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97 Simple Strategies to Sleep Better Every Night

Getting enough sleep is a good health must: It keeps you fit, prevents heart disease, diabetes, muscles up your memory, and more. Don't sleep on it - start following these easy tips today to wake up happier, healthier and refreshed. 

  1. Make breakfast your heaviest meal.  Digesting food takes energy, so if you have a heavy meal late in the day, your body will have to work hard to digest it while you're trying to sleep. Aim to eat balanced meals throughout the day instead.
  2. Balance your bedtime snack.  Combine carbs with protein containing tryptophan—like a cup of whole grain cereal with fat-free milk—will make you sleepier than having just one of the two. Carbs help release the sleep-triggering chemical into your bloodstream, which tells your brain it's time to log off.

3. Go Bing before bed.  In the evening, eat a handful of cherries, which scientists discovered are jam-packed with melatonin, the same hormone created by your body to regulate sleep pattern.


4. Dine on seafood.  Eating a fish based diet can help you snooze more soundly. Cod, tuna, snapper, halibut, and especially shrimp contain levels of sleep-promoting tryptophan comparable to those found in turkey.

5. Steer clear of greasy eats.  A late-night pizza slice can trigger heartburn and derail slumber. If you're prone to indigestion, avoid fatty foods or citrus - as well as chocolate, mints, and carbonated beverages - close to bedtime

6. Avoid three-alarm chili.  Stay away from spicy foods before bed. They raise body temperature, which may keep you from drifting off, and can trigger heartburn, too.

7. Skip Chinese takeout.  The food flavor enhancer monosodium glutamate (MSG)—which is often added to Chinese food, canned veggies, soups, and other processed foods—may trigger headaches and insomnia in some people. Check food labels if you suspect the additive is keeping you up.

8. Save caffeine for the morning.  Caffeine can stay in your system hours after your last cuppa joe. Snooze soundly by cutting caffeine out after lunch or switching to decaf or herbal teas.

9. Watch for other hidden sleep-robbers. Coffee is the most obvious source of caffeine, but don't forget that the sleep-stealing chemical is also found in sodas, chocolate, tea, and some medications. Avoid these after lunch, too.



10.  Get the right vitamins.  Getting adequate amounts of vitamins B6 and B12, calcium, and iron can help you maintain healthy sleep patterns.

11. Try magnesium.  This mineral helps the body make serotonin, which in turn produces melatonin, the brain chemical that sets your body clock.  Take 200 to 300 mg of magnesium citrate daily with dinner. Balance it with calcium - which aids absorption - by taking 400 mg of calcium daily with lunch.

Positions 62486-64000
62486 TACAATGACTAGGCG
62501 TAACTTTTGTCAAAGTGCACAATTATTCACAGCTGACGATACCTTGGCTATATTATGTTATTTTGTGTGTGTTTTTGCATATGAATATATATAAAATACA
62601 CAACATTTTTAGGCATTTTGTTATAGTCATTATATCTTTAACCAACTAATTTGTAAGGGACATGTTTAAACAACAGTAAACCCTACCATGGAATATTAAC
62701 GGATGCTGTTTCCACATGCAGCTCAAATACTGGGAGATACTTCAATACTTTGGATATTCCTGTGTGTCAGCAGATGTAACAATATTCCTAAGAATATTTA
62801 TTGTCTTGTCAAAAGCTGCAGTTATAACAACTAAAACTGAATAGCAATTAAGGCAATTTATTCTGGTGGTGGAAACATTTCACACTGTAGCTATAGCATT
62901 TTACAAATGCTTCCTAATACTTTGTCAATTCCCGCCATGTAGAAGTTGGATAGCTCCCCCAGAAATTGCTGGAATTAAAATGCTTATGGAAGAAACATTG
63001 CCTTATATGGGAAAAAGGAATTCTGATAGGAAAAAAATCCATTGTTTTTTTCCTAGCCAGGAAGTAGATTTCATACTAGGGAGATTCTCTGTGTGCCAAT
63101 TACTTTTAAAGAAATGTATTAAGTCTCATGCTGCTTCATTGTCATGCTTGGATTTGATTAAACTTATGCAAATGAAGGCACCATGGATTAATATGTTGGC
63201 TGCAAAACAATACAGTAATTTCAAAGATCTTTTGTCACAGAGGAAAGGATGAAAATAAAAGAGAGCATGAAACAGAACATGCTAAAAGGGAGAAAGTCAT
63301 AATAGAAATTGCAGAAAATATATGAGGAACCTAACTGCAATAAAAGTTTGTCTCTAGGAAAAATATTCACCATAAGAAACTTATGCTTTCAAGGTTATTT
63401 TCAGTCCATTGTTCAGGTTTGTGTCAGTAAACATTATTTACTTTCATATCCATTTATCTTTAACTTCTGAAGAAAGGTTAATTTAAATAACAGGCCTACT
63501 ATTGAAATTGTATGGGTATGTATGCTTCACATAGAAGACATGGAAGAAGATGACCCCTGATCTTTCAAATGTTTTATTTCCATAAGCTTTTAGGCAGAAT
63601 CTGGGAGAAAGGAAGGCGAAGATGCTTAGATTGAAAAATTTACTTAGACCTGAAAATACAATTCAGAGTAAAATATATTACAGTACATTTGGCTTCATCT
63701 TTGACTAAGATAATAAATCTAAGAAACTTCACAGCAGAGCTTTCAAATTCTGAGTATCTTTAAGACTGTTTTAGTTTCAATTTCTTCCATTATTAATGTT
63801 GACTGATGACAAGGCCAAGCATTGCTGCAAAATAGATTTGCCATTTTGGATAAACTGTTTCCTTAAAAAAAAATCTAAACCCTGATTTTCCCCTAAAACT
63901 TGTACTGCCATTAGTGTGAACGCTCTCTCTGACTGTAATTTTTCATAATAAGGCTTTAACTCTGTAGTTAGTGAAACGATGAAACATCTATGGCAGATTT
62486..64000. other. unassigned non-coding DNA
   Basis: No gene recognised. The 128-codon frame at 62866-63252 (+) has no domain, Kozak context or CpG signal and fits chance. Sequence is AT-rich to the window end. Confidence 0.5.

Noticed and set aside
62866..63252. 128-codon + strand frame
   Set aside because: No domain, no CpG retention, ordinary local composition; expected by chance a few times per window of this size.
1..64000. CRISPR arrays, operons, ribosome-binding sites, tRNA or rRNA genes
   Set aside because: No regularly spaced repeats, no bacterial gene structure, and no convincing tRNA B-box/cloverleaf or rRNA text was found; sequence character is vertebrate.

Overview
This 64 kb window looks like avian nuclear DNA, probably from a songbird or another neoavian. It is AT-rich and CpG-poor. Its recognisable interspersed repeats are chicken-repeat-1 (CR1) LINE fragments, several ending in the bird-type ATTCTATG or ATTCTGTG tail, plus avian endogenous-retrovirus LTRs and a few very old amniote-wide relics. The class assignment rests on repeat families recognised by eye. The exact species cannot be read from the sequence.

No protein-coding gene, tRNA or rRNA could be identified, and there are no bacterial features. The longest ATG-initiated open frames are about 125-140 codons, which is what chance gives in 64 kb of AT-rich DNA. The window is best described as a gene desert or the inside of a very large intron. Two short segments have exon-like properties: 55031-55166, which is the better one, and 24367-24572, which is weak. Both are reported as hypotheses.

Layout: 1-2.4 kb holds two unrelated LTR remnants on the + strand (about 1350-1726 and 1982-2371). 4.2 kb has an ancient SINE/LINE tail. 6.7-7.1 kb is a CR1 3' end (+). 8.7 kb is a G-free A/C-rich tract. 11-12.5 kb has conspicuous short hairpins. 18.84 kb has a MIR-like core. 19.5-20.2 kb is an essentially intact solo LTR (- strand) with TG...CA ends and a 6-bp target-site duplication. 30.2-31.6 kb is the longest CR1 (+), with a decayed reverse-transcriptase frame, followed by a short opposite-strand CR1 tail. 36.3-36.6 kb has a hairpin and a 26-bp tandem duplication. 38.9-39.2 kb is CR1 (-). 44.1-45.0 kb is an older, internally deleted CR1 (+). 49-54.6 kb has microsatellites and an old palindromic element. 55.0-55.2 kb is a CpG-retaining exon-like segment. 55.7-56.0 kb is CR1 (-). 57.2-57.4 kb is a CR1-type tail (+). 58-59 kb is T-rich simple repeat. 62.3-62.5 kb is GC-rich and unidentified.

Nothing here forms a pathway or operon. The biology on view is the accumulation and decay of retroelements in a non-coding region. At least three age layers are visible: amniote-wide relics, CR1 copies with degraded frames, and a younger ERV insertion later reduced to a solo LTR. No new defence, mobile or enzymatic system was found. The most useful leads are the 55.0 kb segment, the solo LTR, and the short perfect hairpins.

12. Say no to refills.  It may sound obvious, but limiting liquids for a few hours before bed will minimize your need for midnight bathroom breaks.

13. Cut calories.  If you're overweight, shedding pounds may help you rest easier. Studies show that heavy people who suffer sleep apnea (a known slumber stopper) experience fewer symptoms after slimming down.

14. Sip smartly.  Limit alcohol within 3 hours of bedtime. A cocktail helps you nod off initially but may disrupt your sleep later on as the alcohol is metabolized and its sedating effects wear off.

15. Check your tolerance.  Even if you've never been sensitive to caffeine, you may become so over time; age-related changes in body composition can affect the speed at which it is metabolized. Take note that caffeine's half-life—the time required by your body to break down half of it—can be as long as 7 hours.

16. Time caffeine intake around your cycle.  Estrogen may delay caffeine metabolism even further. Between ovulation and menstruation, you take about 25% longer to eliminate it. If you're on birth control pills, you take about twice the normal time.

17. Try tea.  If cutting coffee cold turkey will make you miserable, have tea instead. It has about half the caffeine content of coffee and contains substances that may help calm stress. If black tea is too strong, try green, which has about one-third the caffeine content of black tea.



18. Steep some lemon balm.  This mint-family herb has been shown to bring on sleep; certain chemicals called terpenes are known to have a soothing, sedating effect. Brew yourself a mellowing mug tonight.



19. Sip sage. This common kitchen herb is often a top choice for stopping night sweats, which can keep you up. Place 4 heaping tablespoons of dried sage in 1 cup of hot water. Cover it tightly and steep for 4 hours. Strain and reheat when you're ready to drink.